Intravascular ultrasound

IVUSIntravascular ultrasound systemsultrasound
In the early 1990s, IVUS research on the re-stenosis problem after angioplasty lead to recognition that most of the re-stenosis problem (as visualized by an angiography examination) was not true re-stenosis. Instead it was simply a remodeling of the atheromatous plaque, which was still protruding into the lumen of the artery after completion of angioplasty; the stenosis only appearing to be reduced because blood and contrast could now flow around and through some of the plaque. The angiographic dye column appeared widened adequately; yet considerable plaque was within the newly widened lumen and the lumen remained partially obstructed.

Diabetes mellitus

Diabetes mellitus (DM), commonly referred to as diabetes, is a group of metabolic disorders in which there are high blood sugar levels over a prolonged period. Symptoms of high blood sugar include frequent urination, increased thirst, and increased hunger. If left untreated, diabetes can cause many complications. Acute complications can include diabetic ketoacidosis, hyperosmolar hyperglycemic state, or death. Serious long-term complications include cardiovascular disease, stroke, chronic kidney disease, foot ulcers, and damage to the eyes.

World War II

Second World WarwarWWII
World War II (often abbreviated to WWII or WW2), also known as the Second World War, was a global war that lasted from 1939 to 1945. The vast majority of the world's countries—including all the great powers—eventually formed two opposing military alliances: the Allies and the Axis. A state of total war emerged, directly involving more than 100 million people from over 30 countries. The major participants threw their entire economic, industrial, and scientific capabilities behind the war effort, blurring the distinction between civilian and military resources.


Calcification is the accumulation of calcium salts in a body tissue. It normally occurs in the formation of bone, but calcium can be deposited abnormally in soft tissue, causing it to harden. Calcifications may be classified on whether there is mineral balance or not, and the location of the calcification. Calcification may also refer to the processes of normal mineral deposition in biological systems, such as the formation of stromatolites or mollusc shells (see Mineralization (biology) or Biomineralization).

Mitral valve stenosis

mitral stenosismitral valvuloplastymitral atresia
Although the immediate results of PBMV are often quite gratifying, the procedure does not provide permanent relief from mitral stenosis. Regular follow-up is mandatory, to detect restenosis. Long-term follow-up data from patients undergoing PBMV indicates that up to 70-75% individuals can be free of restenosis 10 years following the procedure. The number falls to about 40% 15 years post-PBMV. Heart failure symptoms, such as dyspnea on exertion, orthopnea and paroxysmal nocturnal dyspnea (PND). Palpitations. Chest pain. Hemoptysis. Thromboembolism in later stages when the left atrial volume is increased (i.e., dilation).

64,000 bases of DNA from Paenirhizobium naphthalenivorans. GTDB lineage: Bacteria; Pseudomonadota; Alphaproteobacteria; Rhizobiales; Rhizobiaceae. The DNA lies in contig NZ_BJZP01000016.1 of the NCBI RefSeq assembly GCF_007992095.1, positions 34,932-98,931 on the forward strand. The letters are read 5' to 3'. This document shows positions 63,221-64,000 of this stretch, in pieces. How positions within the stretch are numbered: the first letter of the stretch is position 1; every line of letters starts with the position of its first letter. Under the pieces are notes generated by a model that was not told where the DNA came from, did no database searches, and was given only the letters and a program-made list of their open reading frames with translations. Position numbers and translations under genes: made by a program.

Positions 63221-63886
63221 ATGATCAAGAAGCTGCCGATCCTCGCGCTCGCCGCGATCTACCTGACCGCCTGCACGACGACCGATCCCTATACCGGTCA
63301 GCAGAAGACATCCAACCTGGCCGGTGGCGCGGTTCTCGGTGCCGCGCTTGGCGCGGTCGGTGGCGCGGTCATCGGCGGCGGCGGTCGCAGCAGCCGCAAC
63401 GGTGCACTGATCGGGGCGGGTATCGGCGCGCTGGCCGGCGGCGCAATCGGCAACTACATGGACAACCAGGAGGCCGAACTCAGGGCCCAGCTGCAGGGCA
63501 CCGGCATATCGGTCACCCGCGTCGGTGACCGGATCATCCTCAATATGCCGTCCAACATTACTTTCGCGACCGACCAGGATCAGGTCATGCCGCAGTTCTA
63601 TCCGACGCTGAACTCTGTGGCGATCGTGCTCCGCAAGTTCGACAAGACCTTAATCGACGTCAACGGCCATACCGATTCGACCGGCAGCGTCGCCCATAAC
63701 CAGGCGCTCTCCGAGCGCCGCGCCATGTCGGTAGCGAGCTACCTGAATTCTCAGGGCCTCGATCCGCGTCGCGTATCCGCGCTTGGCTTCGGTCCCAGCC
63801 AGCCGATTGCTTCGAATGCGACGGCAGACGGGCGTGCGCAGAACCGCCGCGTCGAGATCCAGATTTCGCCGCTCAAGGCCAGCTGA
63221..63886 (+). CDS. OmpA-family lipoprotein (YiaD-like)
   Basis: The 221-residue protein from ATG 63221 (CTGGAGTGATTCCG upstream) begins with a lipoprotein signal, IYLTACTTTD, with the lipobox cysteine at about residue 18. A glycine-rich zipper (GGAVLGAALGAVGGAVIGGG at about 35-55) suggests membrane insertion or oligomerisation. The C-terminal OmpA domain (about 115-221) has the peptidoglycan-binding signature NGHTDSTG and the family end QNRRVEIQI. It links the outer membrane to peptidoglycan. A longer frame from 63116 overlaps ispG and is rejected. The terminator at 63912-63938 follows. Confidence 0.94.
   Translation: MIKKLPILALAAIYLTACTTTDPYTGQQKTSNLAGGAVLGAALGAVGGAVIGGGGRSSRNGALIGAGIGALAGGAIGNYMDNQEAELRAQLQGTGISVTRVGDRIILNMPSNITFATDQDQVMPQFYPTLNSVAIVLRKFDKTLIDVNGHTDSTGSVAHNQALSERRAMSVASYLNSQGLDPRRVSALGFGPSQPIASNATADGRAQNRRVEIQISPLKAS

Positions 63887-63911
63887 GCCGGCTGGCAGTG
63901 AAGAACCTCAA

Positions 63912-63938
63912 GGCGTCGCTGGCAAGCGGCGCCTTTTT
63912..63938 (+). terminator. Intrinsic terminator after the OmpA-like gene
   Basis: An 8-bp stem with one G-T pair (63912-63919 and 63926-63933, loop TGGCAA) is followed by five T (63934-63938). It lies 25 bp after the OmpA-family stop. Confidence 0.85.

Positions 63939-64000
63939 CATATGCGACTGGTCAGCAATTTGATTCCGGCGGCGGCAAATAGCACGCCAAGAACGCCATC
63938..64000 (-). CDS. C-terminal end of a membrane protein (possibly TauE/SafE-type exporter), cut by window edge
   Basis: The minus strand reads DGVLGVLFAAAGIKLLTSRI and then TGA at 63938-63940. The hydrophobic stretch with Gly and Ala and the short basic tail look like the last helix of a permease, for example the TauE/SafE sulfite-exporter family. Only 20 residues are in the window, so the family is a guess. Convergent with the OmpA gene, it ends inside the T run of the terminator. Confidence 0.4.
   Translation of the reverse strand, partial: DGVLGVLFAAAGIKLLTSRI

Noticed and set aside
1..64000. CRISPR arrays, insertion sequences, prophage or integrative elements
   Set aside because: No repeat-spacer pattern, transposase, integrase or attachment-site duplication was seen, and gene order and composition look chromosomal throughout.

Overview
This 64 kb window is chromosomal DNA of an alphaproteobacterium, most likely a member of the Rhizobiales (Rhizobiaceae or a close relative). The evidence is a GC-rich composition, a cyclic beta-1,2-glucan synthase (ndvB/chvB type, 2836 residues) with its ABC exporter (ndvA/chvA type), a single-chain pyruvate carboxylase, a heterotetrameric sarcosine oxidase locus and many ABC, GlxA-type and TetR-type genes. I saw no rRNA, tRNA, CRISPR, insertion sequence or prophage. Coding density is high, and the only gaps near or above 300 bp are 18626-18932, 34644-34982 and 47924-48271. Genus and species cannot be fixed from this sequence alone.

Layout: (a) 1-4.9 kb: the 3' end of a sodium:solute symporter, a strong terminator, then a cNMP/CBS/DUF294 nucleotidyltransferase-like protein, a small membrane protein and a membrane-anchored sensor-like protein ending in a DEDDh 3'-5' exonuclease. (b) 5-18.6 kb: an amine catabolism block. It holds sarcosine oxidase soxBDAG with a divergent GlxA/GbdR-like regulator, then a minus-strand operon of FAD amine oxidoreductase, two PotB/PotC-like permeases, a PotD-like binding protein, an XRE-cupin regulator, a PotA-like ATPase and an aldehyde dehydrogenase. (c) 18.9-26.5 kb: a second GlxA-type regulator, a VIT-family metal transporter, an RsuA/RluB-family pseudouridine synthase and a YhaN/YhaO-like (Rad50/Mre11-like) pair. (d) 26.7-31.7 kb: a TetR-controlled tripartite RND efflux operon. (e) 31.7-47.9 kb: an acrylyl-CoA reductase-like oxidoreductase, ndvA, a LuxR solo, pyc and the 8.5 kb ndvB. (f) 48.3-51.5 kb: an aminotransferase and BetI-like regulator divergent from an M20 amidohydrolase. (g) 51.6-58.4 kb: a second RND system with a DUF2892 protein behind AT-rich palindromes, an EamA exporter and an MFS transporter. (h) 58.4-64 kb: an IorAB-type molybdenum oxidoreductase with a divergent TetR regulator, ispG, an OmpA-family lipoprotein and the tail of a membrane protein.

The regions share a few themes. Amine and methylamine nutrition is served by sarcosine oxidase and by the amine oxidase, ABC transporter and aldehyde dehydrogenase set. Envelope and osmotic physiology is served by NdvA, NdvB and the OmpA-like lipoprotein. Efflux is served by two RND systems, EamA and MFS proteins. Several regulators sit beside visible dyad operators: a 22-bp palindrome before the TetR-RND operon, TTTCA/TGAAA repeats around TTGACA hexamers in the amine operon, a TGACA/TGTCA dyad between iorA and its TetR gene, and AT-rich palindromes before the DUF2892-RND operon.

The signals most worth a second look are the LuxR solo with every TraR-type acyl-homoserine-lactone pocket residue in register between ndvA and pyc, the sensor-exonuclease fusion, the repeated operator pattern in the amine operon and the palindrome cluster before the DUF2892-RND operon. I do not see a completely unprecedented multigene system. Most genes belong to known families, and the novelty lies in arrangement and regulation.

Mitral valve

mitralbicuspid valvemitral annulus
In abnormal conditions, blood may flow backwards through the valve (mitral regurgitation) or the mitral valve may be narrowed (mitral stenosis). Rheumatic heart disease often affects the mitral valve; the valve may also prolapse with age, and be affected by infective endocarditis. The mitral valve is named after the mitre of a bishop, which resembles its flaps. The mitral valve is typically 4 to 6 cm2 in area, and sits in the left heart between the left atrium and the left ventricle. It has two leaflets (or 'cusps'), an anteromedial leaflet, and a posterolateral leaftlet. The opening of the mitral valve is surrounded by a fibrous ring known as the mitral annulus.

Pulmonary valve

pulmonic valvepulmonarypulmonary (or pulmonic) valve
The pulmonary valve (sometimes referred to as the pulmonic valve) is the semilunar valve of the heart that lies between the right ventricle and the pulmonary artery and has three cusps. Similar to the aortic valve, the pulmonary valve opens in ventricular systole, when the pressure in the right ventricle rises above the pressure in the pulmonary artery. At the end of ventricular systole, when the pressure in the right ventricle falls rapidly, the pressure in the pulmonary artery will close the pulmonary valve.


blood clotblood clotsclot
Arterial thrombosis resulting from hypertension or atherosclerosis can become mobile and the resulting emboli can occlude any artery or arteriole downstream of the thrombus formation. This means that cerebral stroke, myocardial infarction, or any other organ can be affected. 3) Dissolution occurs when the fibrinolytic mechanisms break up the thrombus and blood flow is restored to the vessel. This may be aided by fibrinolytic drugs such as Tissue Plasminogen Activator (tPA) in instances of coronary artery occlusion.


blood clottingblood coagulationclotting
Coagulation, also known as clotting, is the process by which blood changes from a liquid to a gel, forming a blood clot. It potentially results in hemostasis, the cessation of blood loss from a damaged vessel, followed by repair. The mechanism of coagulation involves activation, adhesion, and aggregation of platelets along with deposition and maturation of fibrin. Disorders of coagulation are disease states which can result in bleeding (hemorrhage or bruising) or obstructive clotting (thrombosis).